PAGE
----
(Refer to Daniel Jose Marie's tips below to get you
Boil the yellow split
peas in water with a pinch of turmeric powder and salt to taste, until
well cooked but not sticky. Strain the boiled yellow split peas and
reserve the boiling water for pastry use later. Blend the strained
yellow split peas until well blended but not watery. The blend must be
on the dry side rather than wet..
Sift the flour with
some salt to taste into a mixing bowl. Using the warm reserved boiling
water in small quantities, gradually work the pastry until very soft
but not sticky. Wrap in cling wrap and allow to rest for one hour.
Add the powdered cumin
seeds to the blended yellow split peas. Add some more salt to taste if
necessary. Mould the dough into small balls of a size sufficient to
roll out into the pooris. Using a finger make a hole into the centre
of the dough balls and carefully place in one teaspoon of the yellow
split peas mix. Close the hole by pushing in the sides. Roll out the
dough balls in flour and carefully roll out into as thin circular
pooris as you possibly can.
Heat up a flat saucepan
of a size sufficient to hold the pooris. Brush the pan with oil and
place the pooris in. Cook on one side until slightly puffed up and flip
onto other side until just cooked. About half a minute in all. Do not
overcook or the pooris will harden.
Serve hot with blended
tomato or coriander chutneys (see recipes above).
Hint: Dhall pooris may
be wrapped individually in aluminium foil and frozen for later use.
Place in microwave between kitchen papers and warm up individually for
thirty seconds only.
Notes: Personal tips received from
Daniel Jose Marie:
"My mum (Marie Claude) and I practised
making dahl purri this weekend with a lot of progress. I had a go on
Sat night and it didn't turn out right. Too hard and a bit like a
pancake. But on Sunday, the result was great. I gave it 7/10 if
compared to what you can buy at La Gare in Vacaos.
A few tips:
Cooking the split peas - no great secret there. Add some salt to the
water and cook till soft enough to chew. Make sure you have a good
grinder that will to pulverise the grain properly. A blender or food
processor won't do the trick. You need a coffee grinder or something
as powerful. When ground, add quite a bit of anis & cumin. Of course
this is to your taste.
For the dough, use the liquid from the dahl. Take care when adding
salt to the flour because the liquid will be salty. Otherwise we
made it just like paratas dough. We let it sit for 30mins and then
kneaded it again just for 2 minutes or so. The real trick was
putting the ground dahl in the ball of dough. First take a small
ball of dough the size of a squash ball. Use both thumbs and make a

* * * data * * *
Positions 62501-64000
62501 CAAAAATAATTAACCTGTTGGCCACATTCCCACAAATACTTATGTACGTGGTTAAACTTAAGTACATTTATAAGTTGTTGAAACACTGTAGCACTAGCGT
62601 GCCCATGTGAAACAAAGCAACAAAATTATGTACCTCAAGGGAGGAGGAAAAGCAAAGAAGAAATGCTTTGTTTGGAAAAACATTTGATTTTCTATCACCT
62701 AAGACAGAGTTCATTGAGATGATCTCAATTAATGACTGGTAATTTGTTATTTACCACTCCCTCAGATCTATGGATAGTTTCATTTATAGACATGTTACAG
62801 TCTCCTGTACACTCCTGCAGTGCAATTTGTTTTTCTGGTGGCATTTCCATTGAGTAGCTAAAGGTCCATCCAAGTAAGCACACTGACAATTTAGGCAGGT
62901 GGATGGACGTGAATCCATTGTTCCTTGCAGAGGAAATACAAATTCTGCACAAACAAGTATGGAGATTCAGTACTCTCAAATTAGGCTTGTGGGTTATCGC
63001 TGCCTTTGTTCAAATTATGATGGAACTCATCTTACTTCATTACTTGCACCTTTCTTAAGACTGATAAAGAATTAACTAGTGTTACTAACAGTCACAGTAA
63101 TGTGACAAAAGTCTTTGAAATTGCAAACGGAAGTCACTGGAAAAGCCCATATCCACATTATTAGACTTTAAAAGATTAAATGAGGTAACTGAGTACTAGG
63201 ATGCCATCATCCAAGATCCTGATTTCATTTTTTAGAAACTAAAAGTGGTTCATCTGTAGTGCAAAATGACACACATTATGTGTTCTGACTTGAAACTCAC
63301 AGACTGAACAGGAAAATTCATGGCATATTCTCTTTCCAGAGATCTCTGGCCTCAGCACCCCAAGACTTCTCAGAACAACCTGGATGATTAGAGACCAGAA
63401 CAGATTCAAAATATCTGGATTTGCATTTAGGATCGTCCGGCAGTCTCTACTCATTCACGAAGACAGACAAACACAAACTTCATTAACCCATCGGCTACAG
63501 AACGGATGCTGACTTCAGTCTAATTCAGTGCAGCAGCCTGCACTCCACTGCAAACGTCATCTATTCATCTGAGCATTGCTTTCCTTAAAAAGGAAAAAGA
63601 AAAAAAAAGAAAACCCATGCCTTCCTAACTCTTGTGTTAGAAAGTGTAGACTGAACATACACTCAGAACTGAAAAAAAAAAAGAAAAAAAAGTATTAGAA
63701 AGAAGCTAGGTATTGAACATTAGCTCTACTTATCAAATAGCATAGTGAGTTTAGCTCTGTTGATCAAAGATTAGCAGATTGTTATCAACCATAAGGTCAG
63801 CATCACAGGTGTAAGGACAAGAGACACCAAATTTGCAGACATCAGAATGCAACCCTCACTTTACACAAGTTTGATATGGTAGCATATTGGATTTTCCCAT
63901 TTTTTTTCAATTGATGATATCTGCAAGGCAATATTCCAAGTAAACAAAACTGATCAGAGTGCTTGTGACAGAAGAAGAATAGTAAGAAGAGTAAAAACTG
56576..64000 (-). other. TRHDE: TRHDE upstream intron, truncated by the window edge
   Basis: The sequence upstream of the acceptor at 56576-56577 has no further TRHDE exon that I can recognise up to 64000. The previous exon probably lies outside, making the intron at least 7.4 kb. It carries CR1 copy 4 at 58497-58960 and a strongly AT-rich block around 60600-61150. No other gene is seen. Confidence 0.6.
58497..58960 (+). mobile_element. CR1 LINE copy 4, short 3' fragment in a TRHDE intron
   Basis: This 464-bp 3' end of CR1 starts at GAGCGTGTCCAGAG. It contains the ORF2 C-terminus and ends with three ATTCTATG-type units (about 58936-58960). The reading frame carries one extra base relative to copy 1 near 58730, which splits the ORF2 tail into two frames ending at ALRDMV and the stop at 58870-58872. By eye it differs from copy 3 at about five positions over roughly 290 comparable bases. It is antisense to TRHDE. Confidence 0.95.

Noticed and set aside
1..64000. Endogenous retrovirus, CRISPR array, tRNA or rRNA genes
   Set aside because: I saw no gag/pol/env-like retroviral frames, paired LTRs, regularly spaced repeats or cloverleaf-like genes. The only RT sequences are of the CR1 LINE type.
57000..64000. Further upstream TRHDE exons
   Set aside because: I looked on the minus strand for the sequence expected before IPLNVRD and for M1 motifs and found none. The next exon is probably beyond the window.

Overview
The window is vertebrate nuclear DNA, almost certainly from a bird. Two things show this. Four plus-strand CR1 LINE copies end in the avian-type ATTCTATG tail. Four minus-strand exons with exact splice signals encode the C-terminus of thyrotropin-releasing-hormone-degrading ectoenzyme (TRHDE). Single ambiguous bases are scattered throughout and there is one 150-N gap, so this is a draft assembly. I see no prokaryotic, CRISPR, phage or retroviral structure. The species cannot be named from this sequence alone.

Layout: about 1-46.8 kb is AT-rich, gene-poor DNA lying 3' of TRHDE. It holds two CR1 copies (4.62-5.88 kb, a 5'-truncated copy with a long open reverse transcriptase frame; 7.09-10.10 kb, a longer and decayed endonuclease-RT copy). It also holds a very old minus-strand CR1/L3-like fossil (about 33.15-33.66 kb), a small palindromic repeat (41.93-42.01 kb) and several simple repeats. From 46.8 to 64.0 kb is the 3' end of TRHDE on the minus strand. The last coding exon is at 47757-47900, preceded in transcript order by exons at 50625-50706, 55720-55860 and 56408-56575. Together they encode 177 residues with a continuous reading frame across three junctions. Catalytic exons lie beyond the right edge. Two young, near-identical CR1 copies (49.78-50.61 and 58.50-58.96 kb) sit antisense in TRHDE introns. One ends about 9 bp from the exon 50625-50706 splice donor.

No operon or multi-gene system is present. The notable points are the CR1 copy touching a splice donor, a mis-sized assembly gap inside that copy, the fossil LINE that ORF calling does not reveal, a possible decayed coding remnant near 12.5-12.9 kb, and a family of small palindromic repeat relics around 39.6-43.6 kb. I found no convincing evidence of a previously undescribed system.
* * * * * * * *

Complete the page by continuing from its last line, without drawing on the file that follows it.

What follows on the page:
pit in the middle (it'll tend to shrink back). Put the dough with
the pit in it in your left hand (I'm right handed). Put a spoon of
ground dahl in the middle, and then use your left thumb to pack the
dahl powder into the pit. Let the bottom of the pit expand through
your left index and ring fingers. Add some more dahl and push again
with your left thumb. When it feels like there enough dahl in there,
close the pit by bringing all the edges of the pit together to a
point and squeeze together. Keep squeezing and bringing up some
dough from the sides up towards the centre on top of the ball.
Put the ball on a well-floured surface, flour the top a bit and roll
till quite thin. You'll see the spread of the dahl in the purri as
it rolls out. If the spread looks uneven, keep going for this one
and do better with the next lot.
For cooking: Brush oil on a pan at medium heat. Put the purri on the
pan and brush the topside lightly with oil. For us what happened for
the first time (after 10 or so goes) was that the purri started to
bubble, and when we turned it over (after 15-20sec or so seconds),
it kept puffing up like a soccer ball. Quite amazing to see.
Cook for only 15-20sec on each side. When cooked, store just like
paratas - in a newspaper lined, sealed container.
We had it with chatini of tomate, ail, cotomilli, huile and some
piment confit. The result was outstanding - texture, colour,
flavour. Criticisms were they were a bit harder than usual DP's and
a tad too salty. Next time we are going to try less salt and less
cooking time, otherwise very pleased indeed. Dewa here we come!
Good luck to anyone else that tries. Its a tradition that
non-resident Mauritians can't afford to lose."
Daniel Jose Marie
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